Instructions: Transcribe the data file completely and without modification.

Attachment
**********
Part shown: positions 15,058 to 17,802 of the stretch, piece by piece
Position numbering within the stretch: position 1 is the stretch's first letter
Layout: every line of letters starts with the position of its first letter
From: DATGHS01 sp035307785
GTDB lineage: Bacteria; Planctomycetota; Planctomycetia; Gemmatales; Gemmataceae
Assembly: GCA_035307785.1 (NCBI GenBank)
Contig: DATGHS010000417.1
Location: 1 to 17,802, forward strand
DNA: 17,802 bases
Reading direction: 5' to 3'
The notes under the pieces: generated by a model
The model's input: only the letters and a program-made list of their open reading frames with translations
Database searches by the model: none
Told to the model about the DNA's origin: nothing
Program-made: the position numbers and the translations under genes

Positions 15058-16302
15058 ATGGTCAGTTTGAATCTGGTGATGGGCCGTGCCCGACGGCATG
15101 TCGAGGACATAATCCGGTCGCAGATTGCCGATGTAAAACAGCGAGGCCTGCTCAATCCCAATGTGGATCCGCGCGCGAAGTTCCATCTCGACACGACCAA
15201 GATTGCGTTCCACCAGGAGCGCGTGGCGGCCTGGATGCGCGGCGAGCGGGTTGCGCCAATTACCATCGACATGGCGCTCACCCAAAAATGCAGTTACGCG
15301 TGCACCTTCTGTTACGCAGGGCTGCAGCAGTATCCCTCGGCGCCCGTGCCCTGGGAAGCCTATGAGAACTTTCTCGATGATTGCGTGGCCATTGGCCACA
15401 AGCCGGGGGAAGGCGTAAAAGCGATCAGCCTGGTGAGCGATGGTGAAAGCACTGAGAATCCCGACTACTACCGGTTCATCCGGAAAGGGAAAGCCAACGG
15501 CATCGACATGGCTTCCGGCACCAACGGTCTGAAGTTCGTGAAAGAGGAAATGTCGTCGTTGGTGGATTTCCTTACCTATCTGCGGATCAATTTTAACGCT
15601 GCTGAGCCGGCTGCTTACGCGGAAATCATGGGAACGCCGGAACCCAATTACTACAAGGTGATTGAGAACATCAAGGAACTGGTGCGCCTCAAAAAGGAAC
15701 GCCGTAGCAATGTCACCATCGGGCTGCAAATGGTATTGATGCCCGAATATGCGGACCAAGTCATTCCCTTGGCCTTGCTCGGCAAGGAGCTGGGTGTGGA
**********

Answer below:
Part shown: positions 15,058 to 17,802 of the stretch, piece by piece
Position numbering within the stretch: position 1 is the stretch's first letter
Layout: every line of letters starts with the position of its first letter
From: DATGHS01 sp035307785
GTDB lineage: Bacteria; Planctomycetota; Planctomycetia; Gemmatales; Gemmataceae
Assembly: GCA_035307785.1 (NCBI GenBank)
Contig: DATGHS010000417.1
Location: 1 to 17,802, forward strand
DNA: 17,802 bases
Reading direction: 5' to 3'
The notes under the pieces: generated by a model
The model's input: only the letters and a program-made list of their open reading frames with translations
Database searches by the model: none
Told to the model about the DNA's origin: nothing
Program-made: the position numbers and the translations under genes

Positions 15058-16302
15058 ATGGTCAGTTTGAATCTGGTGATGGGCCGTGCCCGACGGCATG
15101 TCGAGGACATAATCCGGTCGCAGATTGCCGATGTAAAACAGCGAGGCCTGCTCAATCCCAATGTGGATCCGCGCGCGAAGTTCCATCTCGACACGACCAA
15201 GATTGCGTTCCACCAGGAGCGCGTGGCGGCCTGGATGCGCGGCGAGCGGGTTGCGCCAATTACCATCGACATGGCGCTCACCCAAAAATGCAGTTACGCG
15301 TGCACCTTCTGTTACGCAGGGCTGCAGCAGTATCCCTCGGCGCCCGTGCCCTGGGAAGCCTATGAGAACTTTCTCGATGATTGCGTGGCCATTGGCCACA
15401 AGCCGGGGGAAGGCGTAAAAGCGATCAGCCTGGTGAGCGATGGTGAAAGCACTGAGAATCCCGACTACTACCGGTTCATCCGGAAAGGGAAAGCCAACGG
15501 CATCGACATGGCTTCCGGCACCAACGGTCTGAAGTTCGTGAAAGAGGAAATGTCGTCGTTGGTGGATTTCCTTACCTATCTGCGGATCAATTTTAACGCT
15601 GCTGAGCCGGCTGCTTACGCGGAAATCATGGGAACGCCGGAACCCAATTACTACAAGGTGATTGAGAACATCAAGGAACTGGTGCGCCTCAAAAAGGAAC
15701 GCCGTAGCAATGTCACCATCGGGCTGCAAATGGTATTGATGCCCGAATATGCGGACCAAGTCATTCCCTTGGCCTTGCTCGGCAAGGAGCTGGGTGTGGA